The decline in hospital readmission rates that occurred following the launch of a federal program designed to improve quality of care and reduce repeat hospitalizations has been lauded as proof of the program’s effectiveness.
But a new analysis led by researchers at Harvard Medical School offers an alternative explanation for the outcome.
The findings, published in the November issue of Health Affairs, suggest that an overall decline in hospital admissions may have driven the observed drop in readmissions attributed to the Medicare Hospital Readmissions Reduction program, or HRRP. What looked like achievements of the program may have been a byproduct of factors driving a broader decrease in hospitalizations across the board.
HRRP was established as part of the Affordable Care Act in 2010 in an attempt to improve quality of care through payment incentives. When the same person is admitted to a hospital twice within 30 days, that might mean that the hospital is not doing enough to ensure safe discharges and adequate follow-up. Under the program, hospitals with higher-than-expected readmission rates are penalized.
Since the program launched, readmission rates progressively declined from 17.5% in 2009 to 15.5% in 2014. To the casual observer, this trend would seem to prove that the HRRP achieved its objective, a widely held belief among policymakers and healthcare experts, and the conclusion of many research studies on the subject.
But researchers wondered if other factors could account for this effect. To test an alternative hypothesis, the team conducted a simulation analysis. They first calculated changes in per capita admission rates from 2009 to 2014. Next, they removed random samples of admissions from the 2009 data to match the admission rate in each subsequent year. Finally, they recalculated the readmission rate to determine what would be expected at the lower admission rate and compared these expected readmission rates to what was observed.
WHAT’S THE IMPACT
Assuming that readmissions are often not due to deficient care in prior admissions, readmission rates should fall as admission rates decline because of a simple statistical relationship between the two. The probability that two unrelated hospitalizations occur within 30 days of each other decreases when there are fewer hospitalizations occurring per patient.
This assumption was borne out in the new analysis, the team said. Prior studies have generally found that, at most, 20 to 30% of readmissions are due to preventable deficits occurring during the prior admission; the rest are independent events. For example, a patient admitted for pneumonia may be admitted again within 30 days for a gastrointestinal infection.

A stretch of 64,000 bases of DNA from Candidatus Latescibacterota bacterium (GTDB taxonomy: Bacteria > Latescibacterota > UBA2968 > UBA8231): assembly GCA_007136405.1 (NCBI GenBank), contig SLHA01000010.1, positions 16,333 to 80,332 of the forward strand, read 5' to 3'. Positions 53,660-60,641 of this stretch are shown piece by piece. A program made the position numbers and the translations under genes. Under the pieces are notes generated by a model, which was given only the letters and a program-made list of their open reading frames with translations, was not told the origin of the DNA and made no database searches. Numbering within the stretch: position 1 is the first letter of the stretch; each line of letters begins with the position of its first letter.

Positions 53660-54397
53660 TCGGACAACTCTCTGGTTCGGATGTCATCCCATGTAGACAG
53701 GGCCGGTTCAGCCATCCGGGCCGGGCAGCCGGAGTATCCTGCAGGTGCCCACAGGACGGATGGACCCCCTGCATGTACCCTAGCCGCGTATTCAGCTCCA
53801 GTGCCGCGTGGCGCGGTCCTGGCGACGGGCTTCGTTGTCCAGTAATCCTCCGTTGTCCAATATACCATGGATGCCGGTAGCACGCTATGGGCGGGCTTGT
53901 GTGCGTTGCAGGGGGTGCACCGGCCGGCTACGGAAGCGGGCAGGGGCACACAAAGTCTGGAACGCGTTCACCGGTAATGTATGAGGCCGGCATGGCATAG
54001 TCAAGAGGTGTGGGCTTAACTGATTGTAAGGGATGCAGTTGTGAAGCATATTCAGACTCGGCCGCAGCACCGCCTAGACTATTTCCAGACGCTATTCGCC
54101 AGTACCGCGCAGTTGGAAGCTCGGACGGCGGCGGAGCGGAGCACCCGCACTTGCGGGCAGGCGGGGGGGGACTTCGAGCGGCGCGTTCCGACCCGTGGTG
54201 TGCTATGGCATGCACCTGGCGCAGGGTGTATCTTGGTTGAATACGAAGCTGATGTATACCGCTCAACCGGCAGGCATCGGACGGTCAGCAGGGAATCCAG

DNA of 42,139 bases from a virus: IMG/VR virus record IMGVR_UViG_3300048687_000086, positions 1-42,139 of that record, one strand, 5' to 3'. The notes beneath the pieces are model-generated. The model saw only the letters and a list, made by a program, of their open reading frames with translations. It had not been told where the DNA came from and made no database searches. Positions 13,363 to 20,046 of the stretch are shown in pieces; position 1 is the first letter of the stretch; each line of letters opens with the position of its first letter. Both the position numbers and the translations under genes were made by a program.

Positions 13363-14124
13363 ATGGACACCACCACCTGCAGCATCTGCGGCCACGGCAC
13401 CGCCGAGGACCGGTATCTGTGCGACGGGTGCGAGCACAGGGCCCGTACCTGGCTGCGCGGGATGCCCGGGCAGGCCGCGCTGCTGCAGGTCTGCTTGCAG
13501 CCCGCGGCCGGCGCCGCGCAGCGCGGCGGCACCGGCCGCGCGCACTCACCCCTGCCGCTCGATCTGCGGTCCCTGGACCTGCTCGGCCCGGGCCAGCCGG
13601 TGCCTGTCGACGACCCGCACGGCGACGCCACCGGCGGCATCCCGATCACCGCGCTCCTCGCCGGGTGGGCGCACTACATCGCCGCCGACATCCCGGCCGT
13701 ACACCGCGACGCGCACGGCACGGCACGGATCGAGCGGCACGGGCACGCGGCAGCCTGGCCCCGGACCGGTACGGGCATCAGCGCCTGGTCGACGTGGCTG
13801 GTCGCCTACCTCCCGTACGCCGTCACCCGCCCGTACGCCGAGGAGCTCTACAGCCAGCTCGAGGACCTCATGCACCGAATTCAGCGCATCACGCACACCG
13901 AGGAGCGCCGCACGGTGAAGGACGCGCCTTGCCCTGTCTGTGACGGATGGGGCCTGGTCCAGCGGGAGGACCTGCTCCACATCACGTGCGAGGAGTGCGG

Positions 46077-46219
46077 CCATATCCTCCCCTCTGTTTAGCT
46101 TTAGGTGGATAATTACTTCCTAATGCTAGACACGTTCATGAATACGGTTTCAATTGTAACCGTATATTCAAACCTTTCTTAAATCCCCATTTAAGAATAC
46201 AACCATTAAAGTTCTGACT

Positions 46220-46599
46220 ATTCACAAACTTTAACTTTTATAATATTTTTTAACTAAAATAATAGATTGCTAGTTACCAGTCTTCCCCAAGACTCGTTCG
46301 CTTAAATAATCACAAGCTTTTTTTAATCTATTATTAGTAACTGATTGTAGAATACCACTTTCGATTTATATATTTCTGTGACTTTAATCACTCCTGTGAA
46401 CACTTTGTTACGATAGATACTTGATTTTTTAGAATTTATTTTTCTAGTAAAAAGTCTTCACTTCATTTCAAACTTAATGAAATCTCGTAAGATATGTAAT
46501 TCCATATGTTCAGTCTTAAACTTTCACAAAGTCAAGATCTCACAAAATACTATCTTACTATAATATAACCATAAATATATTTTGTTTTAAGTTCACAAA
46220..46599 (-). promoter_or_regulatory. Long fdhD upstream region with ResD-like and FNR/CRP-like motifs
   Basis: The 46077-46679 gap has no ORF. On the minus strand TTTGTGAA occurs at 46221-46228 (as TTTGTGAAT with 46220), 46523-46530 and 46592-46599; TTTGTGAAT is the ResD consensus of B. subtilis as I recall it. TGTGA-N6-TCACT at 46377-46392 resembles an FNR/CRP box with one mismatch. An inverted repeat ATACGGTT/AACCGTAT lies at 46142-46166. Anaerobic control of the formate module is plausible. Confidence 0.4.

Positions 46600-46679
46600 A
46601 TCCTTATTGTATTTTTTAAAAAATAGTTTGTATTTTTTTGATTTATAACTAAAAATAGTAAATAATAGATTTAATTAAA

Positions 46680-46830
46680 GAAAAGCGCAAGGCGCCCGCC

Strikingly, the simulated drop in readmission rates that would be expected from the drop in admission rates was as large as the observed decline from 2009 to 2014.
The findings call into question the prevailing interpretation that the program caused the reduction in readmissions, the authors said, and build on other recent research questioning the HRRP’s impact. For example, one study found that some of the decrease ascribed to the HRRP was explained by administrative changes in the number of diagnoses coded during the years after the program launched. Perhaps more importantly, the new study underscores the importance of questioning assumptions and examining causes and effects carefully and rigorously.
Some experts may continue to deem the HRRP responsible for much of the decline in readmissions. They may argue that the broader decline in admissions was a “spillover effect” of hospital responses to the HRRP.
The researchers say this explanation is highly unlikely. Not only did the decline in admissions predate the HRRP, but it occurred across the board — including private insurance payers as well as Medicare. Hospitals would not sacrifice such a substantial fraction of their revenue to avoid much smaller penalties imposed by a single payer.
The researchers say the substantial decrease in admissions — a 13% decline from 2009 to 2014 — is likely the result of multiple factors unrelated to the HRRP, including medical innovations that allow for more conditions to be treated in an outpatient setting, an ongoing decline in available hospital beds in the U.S., and regulatory measures to crack down on unnecessary short hospital stays.
THE LARGER TREND
The findings mirror those of a report published in July, also in Health Affairs, finding that the readmission rate for patients who had hip or knee replacement surgery had already started dropping by the time the idea of readmission penalties was announced as part of the Affordable Care Act in 2010. Soon after that, the readmissions rate for these surgical patients started dropping faster — even though the penalties announced in the ACA did not apply to surgical patients.
The rate kept dropping rapidly for several years — even though hospitals weren’t getting penalized yet for hip and knee replacement-related readmissions. But that improvement started to slow down.
After the government announced in late 2013 that penalties would expand to hip and knee replacement, the rate of readmissions for these patients kept dropping, but at nearly half the rate. In other words, improvements in surgical readmissions slowed to the same pace they had before any penalties were announced in 2010.
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